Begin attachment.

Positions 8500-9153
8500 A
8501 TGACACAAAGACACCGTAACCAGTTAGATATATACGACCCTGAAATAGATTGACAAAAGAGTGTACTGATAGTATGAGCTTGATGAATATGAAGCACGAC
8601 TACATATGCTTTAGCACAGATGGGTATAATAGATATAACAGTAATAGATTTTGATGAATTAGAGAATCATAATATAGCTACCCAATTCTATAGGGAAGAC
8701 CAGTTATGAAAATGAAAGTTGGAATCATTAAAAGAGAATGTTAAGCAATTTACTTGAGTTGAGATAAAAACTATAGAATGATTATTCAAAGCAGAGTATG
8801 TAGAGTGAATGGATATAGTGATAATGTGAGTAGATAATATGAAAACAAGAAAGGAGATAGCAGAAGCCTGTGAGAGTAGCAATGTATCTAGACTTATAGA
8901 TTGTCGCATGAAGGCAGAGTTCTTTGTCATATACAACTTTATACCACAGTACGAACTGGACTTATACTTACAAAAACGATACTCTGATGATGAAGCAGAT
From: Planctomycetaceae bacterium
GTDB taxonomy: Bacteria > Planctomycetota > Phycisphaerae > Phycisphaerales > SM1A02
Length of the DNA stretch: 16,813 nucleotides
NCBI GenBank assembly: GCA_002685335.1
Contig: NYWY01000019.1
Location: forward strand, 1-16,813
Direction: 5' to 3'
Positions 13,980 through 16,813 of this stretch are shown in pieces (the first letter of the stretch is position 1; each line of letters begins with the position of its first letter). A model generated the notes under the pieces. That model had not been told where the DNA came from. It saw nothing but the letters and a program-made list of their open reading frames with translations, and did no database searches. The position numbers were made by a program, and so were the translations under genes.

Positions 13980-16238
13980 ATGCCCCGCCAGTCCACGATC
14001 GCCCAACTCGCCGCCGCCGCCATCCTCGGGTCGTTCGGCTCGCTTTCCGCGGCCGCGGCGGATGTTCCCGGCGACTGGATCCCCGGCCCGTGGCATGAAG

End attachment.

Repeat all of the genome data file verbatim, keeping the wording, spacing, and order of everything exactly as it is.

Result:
Positions 8500-9153
8500 A
8501 TGACACAAAGACACCGTAACCAGTTAGATATATACGACCCTGAAATAGATTGACAAAAGAGTGTACTGATAGTATGAGCTTGATGAATATGAAGCACGAC
8601 TACATATGCTTTAGCACAGATGGGTATAATAGATATAACAGTAATAGATTTTGATGAATTAGAGAATCATAATATAGCTACCCAATTCTATAGGGAAGAC
8701 CAGTTATGAAAATGAAAGTTGGAATCATTAAAAGAGAATGTTAAGCAATTTACTTGAGTTGAGATAAAAACTATAGAATGATTATTCAAAGCAGAGTATG
8801 TAGAGTGAATGGATATAGTGATAATGTGAGTAGATAATATGAAAACAAGAAAGGAGATAGCAGAAGCCTGTGAGAGTAGCAATGTATCTAGACTTATAGA
8901 TTGTCGCATGAAGGCAGAGTTCTTTGTCATATACAACTTTATACCACAGTACGAACTGGACTTATACTTACAAAAACGATACTCTGATGATGAAGCAGAT
From: Planctomycetaceae bacterium
GTDB taxonomy: Bacteria > Planctomycetota > Phycisphaerae > Phycisphaerales > SM1A02
Length of the DNA stretch: 16,813 nucleotides
NCBI GenBank assembly: GCA_002685335.1
Contig: NYWY01000019.1
Location: forward strand, 1-16,813
Direction: 5' to 3'
Positions 13,980 through 16,813 of this stretch are shown in pieces (the first letter of the stretch is position 1; each line of letters begins with the position of its first letter). A model generated the notes under the pieces. That model had not been told where the DNA came from. It saw nothing but the letters and a program-made list of their open reading frames with translations, and did no database searches. The position numbers were made by a program, and so were the translations under genes.

Positions 13980-16238
13980 ATGCCCCGCCAGTCCACGATC
14001 GCCCAACTCGCCGCCGCCGCCATCCTCGGGTCGTTCGGCTCGCTTTCCGCGGCCGCGGCGGATGTTCCCGGCGACTGGATCCCCGGCCCGTGGCATGAAG